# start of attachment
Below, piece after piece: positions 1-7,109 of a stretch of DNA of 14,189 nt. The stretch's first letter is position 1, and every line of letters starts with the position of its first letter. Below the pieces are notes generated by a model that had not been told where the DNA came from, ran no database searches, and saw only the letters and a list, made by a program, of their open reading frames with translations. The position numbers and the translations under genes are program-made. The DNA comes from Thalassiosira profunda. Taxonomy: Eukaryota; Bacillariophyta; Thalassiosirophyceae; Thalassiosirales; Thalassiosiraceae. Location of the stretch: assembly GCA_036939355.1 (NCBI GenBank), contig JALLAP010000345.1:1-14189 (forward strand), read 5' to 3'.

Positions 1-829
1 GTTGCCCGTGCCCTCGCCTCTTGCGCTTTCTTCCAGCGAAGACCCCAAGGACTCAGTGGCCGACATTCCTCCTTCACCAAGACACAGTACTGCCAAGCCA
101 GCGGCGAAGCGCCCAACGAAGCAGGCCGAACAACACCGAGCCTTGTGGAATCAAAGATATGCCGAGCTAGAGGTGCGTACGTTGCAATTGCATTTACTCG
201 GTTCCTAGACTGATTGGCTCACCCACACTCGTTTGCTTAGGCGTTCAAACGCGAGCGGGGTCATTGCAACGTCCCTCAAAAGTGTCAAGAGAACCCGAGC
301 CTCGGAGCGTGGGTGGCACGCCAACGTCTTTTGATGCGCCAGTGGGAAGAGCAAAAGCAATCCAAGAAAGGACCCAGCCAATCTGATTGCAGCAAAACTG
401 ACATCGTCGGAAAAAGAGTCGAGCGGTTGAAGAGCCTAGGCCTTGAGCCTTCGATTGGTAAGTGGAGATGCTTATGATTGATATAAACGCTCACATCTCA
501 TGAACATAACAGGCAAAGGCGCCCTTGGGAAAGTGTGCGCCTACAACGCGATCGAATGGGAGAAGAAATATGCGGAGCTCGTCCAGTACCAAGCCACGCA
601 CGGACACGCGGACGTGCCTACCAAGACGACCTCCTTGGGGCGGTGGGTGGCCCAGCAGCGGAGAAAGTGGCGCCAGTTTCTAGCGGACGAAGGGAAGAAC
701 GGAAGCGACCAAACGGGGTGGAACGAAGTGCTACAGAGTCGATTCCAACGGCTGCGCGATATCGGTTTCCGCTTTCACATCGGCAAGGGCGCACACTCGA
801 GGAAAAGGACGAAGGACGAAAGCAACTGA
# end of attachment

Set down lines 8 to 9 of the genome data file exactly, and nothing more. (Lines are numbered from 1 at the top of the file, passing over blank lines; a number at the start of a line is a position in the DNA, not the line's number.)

501 TGAACATAACAGGCAAAGGCGCCCTTGGGAAAGTGTGCGCCTACAACGCGATCGAATGGGAGAAGAAATATGCGGAGCTCGTCCAGTACCAAGCCACGCA
601 CGGACACGCGGACGTGCCTACCAAGACGACCTCCTTGGGGCGGTGGGTGGCCCAGCAGCGGAGAAAGTGGCGCCAGTTTCTAGCGGACGAAGGGAAGAAC